Acceptance of our struggles bring serenity. Gayla Grace

Acceptance Provides Serenity for Stepfamily Struggles

Today I’m including an excerpt from my new book, Stepparenting With Grace: A Devotional for Blended Families

The book releases August 7th with Worthy Publishing and is currently available for pre-order!

Shall we accept good from God, and not trouble?  Job 2:10

Thought for the Day: Acceptance of our struggles brings serenity.

“Life is difficult. This is a great truth, one of the greatest truths. It is a great truth because once we truly see this truth, we transcend it. Once we truly know that life is difficult—once we truly understand and accept it—then life is no longer difficult. Because once it is accepted, the fact that life is difficult no longer matters.”

Psychiatrist M. Scott Peck penned those words at the start of his book The Road Less Traveled forty years ago. The book made publishing history with more than ten years on the New York Times bestseller list and sales of more than seven million copies. Its simple but profound introduction offers a perspective worth pondering, Life is difficult. In John 16:33 Jesus tells us, “In this world you will have trouble. But take heart! I have overcome the world.”

Acceptance provides the key to contentment and an anchor of stability in the midst of trouble. We find serenity when we stop fighting the challenges of life and accept adversity without grumbling.

What are you struggling to accept in your stepfamily? Disharmony? Lack of unity with your mate? Uncomfortable feelings? Loyalty bonds to the other home?

Acceptance recognizes the reality of our situation without demanding control of the variables. It allows us to quit insisting others change. We let go of our need to have everything our way. Acceptance doesn’t mean we give up on our hopes and dreams, but it maintains a perspective of the present that offers a better understanding for the future.

We find a story of acceptance in the book of Job.

The author introduces Job as a “blameless and upright” man (1:1), and we would say that Job doesn’t deserve the difficulties he’s about to experience. Within the period of one day, messengers report to him the loss of his livestock, his servants, and his ten children. His response amazes me, “He fell to the ground in worship and said, ‘Naked I came from my mother’s womb, and naked I will depart. The LORD gave and the LORD has taken away; may the name of the LORD be praised.’ In all this, Job did not sin by charging God with wrongdoing” (Job 1:20-22).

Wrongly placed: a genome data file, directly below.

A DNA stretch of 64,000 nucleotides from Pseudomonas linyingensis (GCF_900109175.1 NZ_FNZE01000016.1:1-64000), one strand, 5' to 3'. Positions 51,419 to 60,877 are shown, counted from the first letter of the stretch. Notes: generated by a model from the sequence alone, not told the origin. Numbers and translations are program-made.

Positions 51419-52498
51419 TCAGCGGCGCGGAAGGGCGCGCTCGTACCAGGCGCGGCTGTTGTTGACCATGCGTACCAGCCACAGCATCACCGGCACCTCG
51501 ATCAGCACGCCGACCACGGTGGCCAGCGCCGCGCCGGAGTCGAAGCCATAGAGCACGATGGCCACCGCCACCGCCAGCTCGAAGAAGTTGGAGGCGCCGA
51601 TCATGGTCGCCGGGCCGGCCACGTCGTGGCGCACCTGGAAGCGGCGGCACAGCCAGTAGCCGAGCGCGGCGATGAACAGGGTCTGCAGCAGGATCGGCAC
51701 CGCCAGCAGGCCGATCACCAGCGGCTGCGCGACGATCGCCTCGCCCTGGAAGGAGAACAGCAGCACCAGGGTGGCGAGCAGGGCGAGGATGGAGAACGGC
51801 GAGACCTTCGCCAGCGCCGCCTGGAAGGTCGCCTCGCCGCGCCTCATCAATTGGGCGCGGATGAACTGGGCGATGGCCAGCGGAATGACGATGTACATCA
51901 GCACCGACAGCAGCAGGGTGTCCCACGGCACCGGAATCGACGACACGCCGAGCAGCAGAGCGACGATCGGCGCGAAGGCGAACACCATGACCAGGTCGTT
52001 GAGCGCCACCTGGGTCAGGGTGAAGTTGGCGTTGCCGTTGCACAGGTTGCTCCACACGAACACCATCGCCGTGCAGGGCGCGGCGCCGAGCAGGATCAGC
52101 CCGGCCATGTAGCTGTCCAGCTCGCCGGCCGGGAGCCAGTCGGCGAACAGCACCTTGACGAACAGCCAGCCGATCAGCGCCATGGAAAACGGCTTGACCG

Job went straight to acceptance. I’m certain my response would have been different. Too often, I complain. I question. I search for answers.

Acceptance of our struggles bring serenity. Gayla Grace

Acceptance means we name our problems and embrace our struggles. We no longer insist on immediate solutions or demand complete understanding. Instead, we take our problems to God and lean on Him as we wait for answers. That’s when we’ll discover contentment in the midst of our difficulties.

I don’t like the struggles of stepfamily life, Lord. I need Your help to accept they’re part of the journey I’m on.

Do you struggle with acceptance? How have you learned to embrace your struggles and take them to God? I’d love to hear about it in the comments.

Stepmoms: Find your tribe at our upcoming stepmom retreat! You’ll experience a day of renewal and refreshment with those who understand your journey! Details and registration here: http://sisterhoodofstepmoms.com/upcoming-retreats/dallas-texas-2018/

 

 

Sisterhood of Stepmoms Retreat

Refreshment and Renewal for Stepmoms

Dear Stepmom,

Are you looking to refresh your soul? Would you like truth and love spoken over you?

Are you hungry to connect with other women on the stepfamily journey?

I lead a non-profit organization, Sisterhood of Stepmoms, and we’re excited to announce our upcoming day of refreshment and renewal: September 15th, 2018 in Dallas, Texas. This day is an opportunity for you to hear words of wisdom, support, and hope. An opportunity to meet other stepmoms and find a community, YOUR community.

Registration includes a complimentary copy of my upcoming book, Stepparenting With Grace: A Devotional for Blended Families that Worthy Publishing releases August 7th.

Enjoy food, fellowship, and connection with other stepmoms.

Learn how to:

  • Lean on God during times of drama, fear, frustration, and anger.
  • Overcome feelings of isolation, loneliness and being the “outsider”.
  • Respect your husband even when he isn’t stepping up.
  • Recognize when a stepmom should step back.
  • See the situation through the eyes of your stepchild.
  • Pray without ceasing for your stepfamily.

Space is limited so register today.

Details and registration can be found here.

What past attendees say about the retreat: